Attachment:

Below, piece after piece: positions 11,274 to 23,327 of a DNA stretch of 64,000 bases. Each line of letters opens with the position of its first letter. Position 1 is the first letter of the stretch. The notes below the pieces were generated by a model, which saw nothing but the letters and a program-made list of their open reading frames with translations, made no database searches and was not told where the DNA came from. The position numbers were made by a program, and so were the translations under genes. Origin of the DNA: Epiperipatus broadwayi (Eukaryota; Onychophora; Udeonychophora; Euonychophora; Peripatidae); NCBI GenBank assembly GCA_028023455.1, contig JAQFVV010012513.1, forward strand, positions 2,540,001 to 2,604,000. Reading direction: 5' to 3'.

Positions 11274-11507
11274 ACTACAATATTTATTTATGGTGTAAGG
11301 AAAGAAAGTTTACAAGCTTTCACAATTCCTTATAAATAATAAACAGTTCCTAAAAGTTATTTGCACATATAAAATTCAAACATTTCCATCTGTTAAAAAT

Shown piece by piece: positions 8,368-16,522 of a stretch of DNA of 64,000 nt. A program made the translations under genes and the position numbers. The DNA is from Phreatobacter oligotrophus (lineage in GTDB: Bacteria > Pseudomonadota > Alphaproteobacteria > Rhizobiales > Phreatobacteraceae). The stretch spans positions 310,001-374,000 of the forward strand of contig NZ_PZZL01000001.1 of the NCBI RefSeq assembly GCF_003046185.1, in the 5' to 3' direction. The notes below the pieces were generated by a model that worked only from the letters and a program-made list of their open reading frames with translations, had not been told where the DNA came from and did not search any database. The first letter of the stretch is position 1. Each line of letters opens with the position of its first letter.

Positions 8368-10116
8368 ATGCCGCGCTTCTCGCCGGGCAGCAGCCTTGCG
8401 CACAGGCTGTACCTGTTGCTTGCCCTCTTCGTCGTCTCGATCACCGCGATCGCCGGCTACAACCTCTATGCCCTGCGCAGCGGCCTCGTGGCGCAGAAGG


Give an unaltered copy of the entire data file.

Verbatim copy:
Below, piece after piece: positions 11,274 to 23,327 of a DNA stretch of 64,000 bases. Each line of letters opens with the position of its first letter. Position 1 is the first letter of the stretch. The notes below the pieces were generated by a model, which saw nothing but the letters and a program-made list of their open reading frames with translations, made no database searches and was not told where the DNA came from. The position numbers were made by a program, and so were the translations under genes. Origin of the DNA: Epiperipatus broadwayi (Eukaryota; Onychophora; Udeonychophora; Euonychophora; Peripatidae); NCBI GenBank assembly GCA_028023455.1, contig JAQFVV010012513.1, forward strand, positions 2,540,001 to 2,604,000. Reading direction: 5' to 3'.

Positions 11274-11507
11274 ACTACAATATTTATTTATGGTGTAAGG
11301 AAAGAAAGTTTACAAGCTTTCACAATTCCTTATAAATAATAAACAGTTCCTAAAAGTTATTTGCACATATAAAATTCAAACATTTCCATCTGTTAAAAAT

Shown piece by piece: positions 8,368-16,522 of a stretch of DNA of 64,000 nt. A program made the translations under genes and the position numbers. The DNA is from Phreatobacter oligotrophus (lineage in GTDB: Bacteria > Pseudomonadota > Alphaproteobacteria > Rhizobiales > Phreatobacteraceae). The stretch spans positions 310,001-374,000 of the forward strand of contig NZ_PZZL01000001.1 of the NCBI RefSeq assembly GCF_003046185.1, in the 5' to 3' direction. The notes below the pieces were generated by a model that worked only from the letters and a program-made list of their open reading frames with translations, had not been told where the DNA came from and did not search any database. The first letter of the stretch is position 1. Each line of letters opens with the position of its first letter.

Positions 8368-10116
8368 ATGCCGCGCTTCTCGCCGGGCAGCAGCCTTGCG
8401 CACAGGCTGTACCTGTTGCTTGCCCTCTTCGTCGTCTCGATCACCGCGATCGCCGGCTACAACCTCTATGCCCTGCGCAGCGGCCTCGTGGCGCAGAAGG